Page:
I would, in an instant. But, only as long as the applications are there. That's the only reason I have an Optimus LG now, I got tired of HP dragging their behind and the lack of usable applications on the Pre. The application ecosystem on Webos is pathetic at this time. I couldn't care if coming February 9 HP shows some awesome hardware, if they won't have the apps behind the platform it will be the Pre all over again.

    I like WebOS. IMHO it beats Android and IOS hands down in terms of usability and the user interface experience is absolutely great, but what is the point if the apps are not there?
    Reply
  • DigitalFreak - Thursday, February 03, 2011 - link

    Exactly. It's a catch 22 really. Without the apps, people won't buy the phone. Without people buying the phone, developers won't create apps.

    While WebOS 2.0 may be technically better than Android, iOS, etc., having only one or two phones just isn't going to cut it.
    Reply
  • retrospooty - Sunday, February 06, 2011 - link

    "I will never understand how they put that much effort into making a OS and put it on the shittiest plastic/hardware they could find"

    I worked for Palm for 5 years from 02 to 07. They are never able to fire on all pistons at the same time to get anything meaningful done... Alot of good people there, but the management on the hardware/engineering side is useless.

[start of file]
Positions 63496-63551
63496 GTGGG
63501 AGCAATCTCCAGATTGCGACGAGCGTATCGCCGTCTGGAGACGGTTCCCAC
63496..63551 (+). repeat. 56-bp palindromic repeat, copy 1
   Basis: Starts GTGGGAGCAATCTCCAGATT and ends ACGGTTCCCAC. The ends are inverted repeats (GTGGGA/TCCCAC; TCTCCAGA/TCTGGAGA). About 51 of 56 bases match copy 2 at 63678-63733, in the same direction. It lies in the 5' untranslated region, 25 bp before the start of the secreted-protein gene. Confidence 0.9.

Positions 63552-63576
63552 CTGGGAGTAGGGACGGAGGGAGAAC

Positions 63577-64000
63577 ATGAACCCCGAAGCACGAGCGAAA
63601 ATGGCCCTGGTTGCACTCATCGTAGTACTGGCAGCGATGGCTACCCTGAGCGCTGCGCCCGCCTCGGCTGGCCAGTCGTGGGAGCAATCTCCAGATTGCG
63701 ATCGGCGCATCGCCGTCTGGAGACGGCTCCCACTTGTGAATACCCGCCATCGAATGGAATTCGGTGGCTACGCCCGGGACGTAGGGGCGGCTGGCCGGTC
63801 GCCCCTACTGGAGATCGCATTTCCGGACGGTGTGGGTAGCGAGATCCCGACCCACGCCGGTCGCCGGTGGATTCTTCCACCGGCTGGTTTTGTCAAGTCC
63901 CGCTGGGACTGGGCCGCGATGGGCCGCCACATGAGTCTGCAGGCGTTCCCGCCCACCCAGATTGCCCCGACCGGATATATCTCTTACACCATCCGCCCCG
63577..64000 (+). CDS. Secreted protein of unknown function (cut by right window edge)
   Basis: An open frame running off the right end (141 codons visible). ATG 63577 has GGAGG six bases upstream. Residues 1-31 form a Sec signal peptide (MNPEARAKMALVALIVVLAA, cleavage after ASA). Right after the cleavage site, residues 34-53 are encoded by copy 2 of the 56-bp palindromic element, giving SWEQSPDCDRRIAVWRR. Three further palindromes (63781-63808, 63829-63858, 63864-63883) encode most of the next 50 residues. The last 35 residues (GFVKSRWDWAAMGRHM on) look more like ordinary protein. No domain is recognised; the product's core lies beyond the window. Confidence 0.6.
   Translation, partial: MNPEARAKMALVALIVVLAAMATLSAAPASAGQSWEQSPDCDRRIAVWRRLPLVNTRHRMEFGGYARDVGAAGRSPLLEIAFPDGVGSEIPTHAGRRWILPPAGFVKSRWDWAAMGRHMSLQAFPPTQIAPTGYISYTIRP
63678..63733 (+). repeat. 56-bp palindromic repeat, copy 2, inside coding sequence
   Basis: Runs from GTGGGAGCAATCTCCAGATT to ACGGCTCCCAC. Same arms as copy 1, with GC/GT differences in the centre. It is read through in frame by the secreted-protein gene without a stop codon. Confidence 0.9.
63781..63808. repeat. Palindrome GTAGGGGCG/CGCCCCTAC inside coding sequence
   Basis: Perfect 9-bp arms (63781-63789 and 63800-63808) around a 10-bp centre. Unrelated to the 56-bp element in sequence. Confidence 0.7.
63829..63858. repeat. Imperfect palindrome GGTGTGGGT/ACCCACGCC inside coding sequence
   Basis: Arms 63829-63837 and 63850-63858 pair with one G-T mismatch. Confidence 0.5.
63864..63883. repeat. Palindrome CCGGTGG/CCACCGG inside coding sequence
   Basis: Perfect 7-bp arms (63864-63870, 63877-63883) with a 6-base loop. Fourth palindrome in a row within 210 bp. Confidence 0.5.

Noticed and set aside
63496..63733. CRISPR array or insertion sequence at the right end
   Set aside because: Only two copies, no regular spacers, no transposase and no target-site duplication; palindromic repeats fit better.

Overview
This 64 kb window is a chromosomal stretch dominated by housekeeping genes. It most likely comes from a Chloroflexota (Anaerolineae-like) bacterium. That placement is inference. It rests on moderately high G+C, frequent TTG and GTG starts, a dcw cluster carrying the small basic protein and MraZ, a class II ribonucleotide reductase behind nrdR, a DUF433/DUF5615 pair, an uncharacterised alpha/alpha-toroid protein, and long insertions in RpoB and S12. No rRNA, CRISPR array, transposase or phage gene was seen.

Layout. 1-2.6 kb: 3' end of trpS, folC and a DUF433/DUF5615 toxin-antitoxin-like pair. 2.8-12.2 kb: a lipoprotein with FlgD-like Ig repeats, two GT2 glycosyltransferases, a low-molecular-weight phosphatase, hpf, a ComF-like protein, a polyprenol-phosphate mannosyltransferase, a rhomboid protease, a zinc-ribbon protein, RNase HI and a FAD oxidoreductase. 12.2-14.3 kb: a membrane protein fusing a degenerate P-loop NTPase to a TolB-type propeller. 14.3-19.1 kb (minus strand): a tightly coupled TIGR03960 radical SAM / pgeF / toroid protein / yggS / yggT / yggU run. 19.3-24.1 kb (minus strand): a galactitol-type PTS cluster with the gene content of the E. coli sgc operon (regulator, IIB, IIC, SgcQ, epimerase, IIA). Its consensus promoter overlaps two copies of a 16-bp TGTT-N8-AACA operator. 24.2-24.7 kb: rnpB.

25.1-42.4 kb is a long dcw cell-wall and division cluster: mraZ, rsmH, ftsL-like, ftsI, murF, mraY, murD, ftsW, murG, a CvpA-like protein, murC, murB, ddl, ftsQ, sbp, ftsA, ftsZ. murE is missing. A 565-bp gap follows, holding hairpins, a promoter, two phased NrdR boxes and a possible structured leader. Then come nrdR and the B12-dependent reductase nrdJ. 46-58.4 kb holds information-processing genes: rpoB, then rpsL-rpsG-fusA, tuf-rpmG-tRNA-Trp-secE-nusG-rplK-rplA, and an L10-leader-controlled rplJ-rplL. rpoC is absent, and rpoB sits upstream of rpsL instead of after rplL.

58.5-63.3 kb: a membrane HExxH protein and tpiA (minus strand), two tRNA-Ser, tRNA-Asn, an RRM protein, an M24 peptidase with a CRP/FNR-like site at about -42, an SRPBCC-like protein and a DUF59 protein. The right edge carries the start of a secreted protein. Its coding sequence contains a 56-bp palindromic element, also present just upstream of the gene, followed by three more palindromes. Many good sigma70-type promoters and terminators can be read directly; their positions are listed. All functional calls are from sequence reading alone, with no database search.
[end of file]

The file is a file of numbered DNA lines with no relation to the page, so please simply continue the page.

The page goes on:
My favorite quote from a Palm employee? "I have never seen so many smart people that truly care and are trying hard, go into a meeting together and come up with such stupid solutions"
    Reply
  • firechiefsta - Monday, February 07, 2011 - link

    That's the most perfect comment I have ever read about Palm. You nailed it right on, 100%. Great work.

    I've loved palm since the Vx days, but these last few years have been painful, to say the least.

    Sad.
    Reply
  • DigitalFreak - Thursday, February 03, 2011 - link

    "Build quality aside, the Pre/Pre Plus had the innards to, at the very least, keep up with the competition of its time and the OMAP 3630 in the Pre 2 is the very same found in the capable and well received Droid X."

    The Droid X will be a year old soon (if it's not already). HP should be releasing a Pre 2 with next gen hardware if they really want to capture any meaningful amount of market share. Being an also ran isn't going to work.
    Reply
  • mythun.chandra - Thursday, February 03, 2011 - link

    I get that the 3630 isn't exactly the "in" thing...quite far from it. But I honestly feel that the the pace at which mobile CPU's are jumping forward every couple of months in terms of performance, soon we will be reaching a plateau in terms of how much CPU power we really need in a 3.5-4" device. Look at the desktop/notebook sector...apart from the Atom's, when was the last time you really felt the CPU was slowing you down?

    IMHO, the hardware needs to complement and be able to support the software it's driving. Now whether this means using a slow, low-power CPU with a software stack that almost entirely depends on the GPU (a la Nokia N8), or have it balanced like in case of the Pre 2 and webOS 2.0. At the end of it, it is the experience of using the device that really counts, not whether the CPU underneath is running at 1 or 1.5Ghz.

    That being said, the upcoming HP/Palm tablets should also whet your appetite fo raw CPU power :)
    Reply